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Council Coalitions and Mayoral Regimes in Chicago

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We explore the structure of voting coalitions among members of the city council in Chicago at 10 different points in time from 1955 to 1995. In doing so, we develop a typology of mayor-council relationships that we use to categorize city politics, and we find four basic patterns ranging from complete mayoral domination to highly fractured councils. None of the city council voting patterns over the last 40 years meets the expectations of most theories of representative democracy. If city councils in other major cities follow the same patterns, these findings would call into question the degree to which urban politics fits the norms of deliberative democracy. The methodologies developed here would allow for the comparative study of city councils in various cities and a more accurate method of measuring at least some key aspects of regimes in different cities in different time periods.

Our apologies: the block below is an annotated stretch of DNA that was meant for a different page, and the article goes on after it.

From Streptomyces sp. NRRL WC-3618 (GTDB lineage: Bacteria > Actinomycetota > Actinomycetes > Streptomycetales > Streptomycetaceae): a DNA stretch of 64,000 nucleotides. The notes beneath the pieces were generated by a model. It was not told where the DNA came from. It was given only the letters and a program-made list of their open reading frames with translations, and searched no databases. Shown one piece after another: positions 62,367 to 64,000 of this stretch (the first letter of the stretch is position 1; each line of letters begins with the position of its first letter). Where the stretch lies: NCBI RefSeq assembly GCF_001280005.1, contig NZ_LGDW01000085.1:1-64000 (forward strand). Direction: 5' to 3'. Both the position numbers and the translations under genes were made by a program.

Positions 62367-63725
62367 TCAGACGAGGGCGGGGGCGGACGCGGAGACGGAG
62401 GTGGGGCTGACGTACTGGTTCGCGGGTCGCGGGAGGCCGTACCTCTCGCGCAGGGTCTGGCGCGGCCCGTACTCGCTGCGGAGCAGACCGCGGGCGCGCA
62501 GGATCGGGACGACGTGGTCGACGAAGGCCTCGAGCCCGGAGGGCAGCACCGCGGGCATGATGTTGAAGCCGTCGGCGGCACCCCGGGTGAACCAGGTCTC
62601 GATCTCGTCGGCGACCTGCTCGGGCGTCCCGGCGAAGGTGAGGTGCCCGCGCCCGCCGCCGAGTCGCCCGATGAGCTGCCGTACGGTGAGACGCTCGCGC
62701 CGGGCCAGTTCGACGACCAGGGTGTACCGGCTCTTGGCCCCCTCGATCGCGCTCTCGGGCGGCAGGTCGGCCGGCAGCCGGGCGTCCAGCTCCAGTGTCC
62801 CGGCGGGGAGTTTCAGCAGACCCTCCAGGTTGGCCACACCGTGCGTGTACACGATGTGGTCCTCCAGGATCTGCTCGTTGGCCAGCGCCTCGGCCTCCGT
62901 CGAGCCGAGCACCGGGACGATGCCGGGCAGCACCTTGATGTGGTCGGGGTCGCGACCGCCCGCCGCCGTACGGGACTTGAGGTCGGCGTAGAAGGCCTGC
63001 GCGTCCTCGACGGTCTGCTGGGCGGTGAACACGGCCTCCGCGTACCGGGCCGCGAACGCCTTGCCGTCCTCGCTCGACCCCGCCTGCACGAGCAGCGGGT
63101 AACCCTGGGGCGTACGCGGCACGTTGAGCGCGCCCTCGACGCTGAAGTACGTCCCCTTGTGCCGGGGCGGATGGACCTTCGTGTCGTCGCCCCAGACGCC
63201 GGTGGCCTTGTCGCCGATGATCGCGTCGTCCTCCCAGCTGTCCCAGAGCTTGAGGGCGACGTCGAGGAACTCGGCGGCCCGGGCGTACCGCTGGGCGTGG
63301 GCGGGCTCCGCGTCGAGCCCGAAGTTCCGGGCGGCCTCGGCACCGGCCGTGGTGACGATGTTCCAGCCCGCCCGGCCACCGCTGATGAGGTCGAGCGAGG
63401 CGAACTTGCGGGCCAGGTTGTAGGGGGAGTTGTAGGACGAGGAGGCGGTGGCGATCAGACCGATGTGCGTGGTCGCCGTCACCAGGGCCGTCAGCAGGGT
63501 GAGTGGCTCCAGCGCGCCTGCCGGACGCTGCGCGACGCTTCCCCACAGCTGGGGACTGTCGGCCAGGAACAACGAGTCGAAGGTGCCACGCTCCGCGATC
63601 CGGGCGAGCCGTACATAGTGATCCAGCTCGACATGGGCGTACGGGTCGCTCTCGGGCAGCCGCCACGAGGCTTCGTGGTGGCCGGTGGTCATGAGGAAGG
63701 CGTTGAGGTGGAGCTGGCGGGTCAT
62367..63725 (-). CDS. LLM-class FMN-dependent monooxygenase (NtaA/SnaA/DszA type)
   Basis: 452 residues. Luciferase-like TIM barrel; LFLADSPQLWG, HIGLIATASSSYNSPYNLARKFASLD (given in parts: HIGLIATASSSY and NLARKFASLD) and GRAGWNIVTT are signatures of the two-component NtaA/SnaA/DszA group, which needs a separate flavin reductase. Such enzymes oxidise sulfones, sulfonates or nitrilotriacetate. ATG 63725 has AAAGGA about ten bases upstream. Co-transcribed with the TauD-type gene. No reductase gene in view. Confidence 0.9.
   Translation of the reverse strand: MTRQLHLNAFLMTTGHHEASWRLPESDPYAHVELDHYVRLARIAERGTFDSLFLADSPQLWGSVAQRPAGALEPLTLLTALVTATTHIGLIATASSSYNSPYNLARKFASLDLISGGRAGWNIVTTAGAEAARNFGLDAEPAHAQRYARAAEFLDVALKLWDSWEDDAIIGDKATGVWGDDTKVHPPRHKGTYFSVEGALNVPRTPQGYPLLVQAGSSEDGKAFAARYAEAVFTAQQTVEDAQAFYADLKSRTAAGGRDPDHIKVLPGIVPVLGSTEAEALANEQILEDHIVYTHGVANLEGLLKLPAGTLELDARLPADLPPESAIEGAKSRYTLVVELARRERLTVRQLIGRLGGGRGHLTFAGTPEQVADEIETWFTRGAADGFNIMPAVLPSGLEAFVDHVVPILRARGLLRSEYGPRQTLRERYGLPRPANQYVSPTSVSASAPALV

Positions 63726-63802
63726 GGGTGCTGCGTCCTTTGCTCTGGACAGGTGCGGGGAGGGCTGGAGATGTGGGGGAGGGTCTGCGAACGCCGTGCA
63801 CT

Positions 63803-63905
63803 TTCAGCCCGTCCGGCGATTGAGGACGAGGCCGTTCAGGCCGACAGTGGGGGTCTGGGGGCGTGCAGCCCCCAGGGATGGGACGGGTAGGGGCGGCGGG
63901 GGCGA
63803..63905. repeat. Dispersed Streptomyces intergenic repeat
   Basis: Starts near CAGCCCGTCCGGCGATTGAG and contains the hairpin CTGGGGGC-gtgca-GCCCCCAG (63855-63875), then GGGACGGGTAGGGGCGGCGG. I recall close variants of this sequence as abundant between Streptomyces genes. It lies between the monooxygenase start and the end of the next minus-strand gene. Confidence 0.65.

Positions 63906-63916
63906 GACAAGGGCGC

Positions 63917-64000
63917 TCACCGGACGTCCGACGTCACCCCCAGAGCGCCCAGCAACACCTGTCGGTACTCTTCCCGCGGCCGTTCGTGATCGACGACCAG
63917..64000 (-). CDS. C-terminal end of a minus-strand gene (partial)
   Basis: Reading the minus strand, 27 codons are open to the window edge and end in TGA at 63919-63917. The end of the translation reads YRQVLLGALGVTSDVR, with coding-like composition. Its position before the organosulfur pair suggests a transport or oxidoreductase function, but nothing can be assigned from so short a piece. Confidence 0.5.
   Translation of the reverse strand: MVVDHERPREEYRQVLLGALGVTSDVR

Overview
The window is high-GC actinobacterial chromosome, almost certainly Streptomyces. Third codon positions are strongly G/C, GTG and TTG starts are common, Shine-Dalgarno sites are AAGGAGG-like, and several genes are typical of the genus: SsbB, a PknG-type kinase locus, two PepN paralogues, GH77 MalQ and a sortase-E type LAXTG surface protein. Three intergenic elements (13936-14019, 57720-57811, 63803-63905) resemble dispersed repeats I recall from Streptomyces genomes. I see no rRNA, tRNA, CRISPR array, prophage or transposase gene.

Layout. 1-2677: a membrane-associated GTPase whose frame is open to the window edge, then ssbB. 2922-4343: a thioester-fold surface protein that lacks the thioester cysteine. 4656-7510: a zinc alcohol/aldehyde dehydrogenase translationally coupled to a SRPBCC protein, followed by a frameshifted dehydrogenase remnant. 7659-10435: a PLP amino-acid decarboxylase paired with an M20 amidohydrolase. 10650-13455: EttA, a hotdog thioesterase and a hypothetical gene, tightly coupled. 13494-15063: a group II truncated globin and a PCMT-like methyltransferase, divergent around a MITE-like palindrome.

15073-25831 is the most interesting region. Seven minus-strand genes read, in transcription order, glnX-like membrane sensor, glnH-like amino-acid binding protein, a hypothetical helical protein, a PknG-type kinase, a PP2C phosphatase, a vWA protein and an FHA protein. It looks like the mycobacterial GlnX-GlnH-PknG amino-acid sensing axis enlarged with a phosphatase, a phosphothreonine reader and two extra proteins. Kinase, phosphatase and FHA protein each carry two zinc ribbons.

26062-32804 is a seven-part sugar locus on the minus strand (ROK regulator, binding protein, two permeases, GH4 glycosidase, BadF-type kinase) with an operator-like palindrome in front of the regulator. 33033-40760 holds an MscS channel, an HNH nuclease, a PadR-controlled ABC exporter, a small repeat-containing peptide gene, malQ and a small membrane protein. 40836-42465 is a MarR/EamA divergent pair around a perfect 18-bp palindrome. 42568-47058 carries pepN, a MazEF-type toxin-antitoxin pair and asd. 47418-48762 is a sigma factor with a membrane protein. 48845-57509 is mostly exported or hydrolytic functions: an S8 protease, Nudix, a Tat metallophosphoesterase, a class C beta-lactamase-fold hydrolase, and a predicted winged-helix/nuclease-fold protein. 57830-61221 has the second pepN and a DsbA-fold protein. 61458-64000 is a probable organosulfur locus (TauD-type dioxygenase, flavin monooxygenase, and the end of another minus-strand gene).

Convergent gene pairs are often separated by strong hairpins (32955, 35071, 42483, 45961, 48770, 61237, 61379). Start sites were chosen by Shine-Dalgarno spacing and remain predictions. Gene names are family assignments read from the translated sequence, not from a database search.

Document Type: Research Article

Affiliations: University of Illinois at Chicago

Publication date: March 1, 1999


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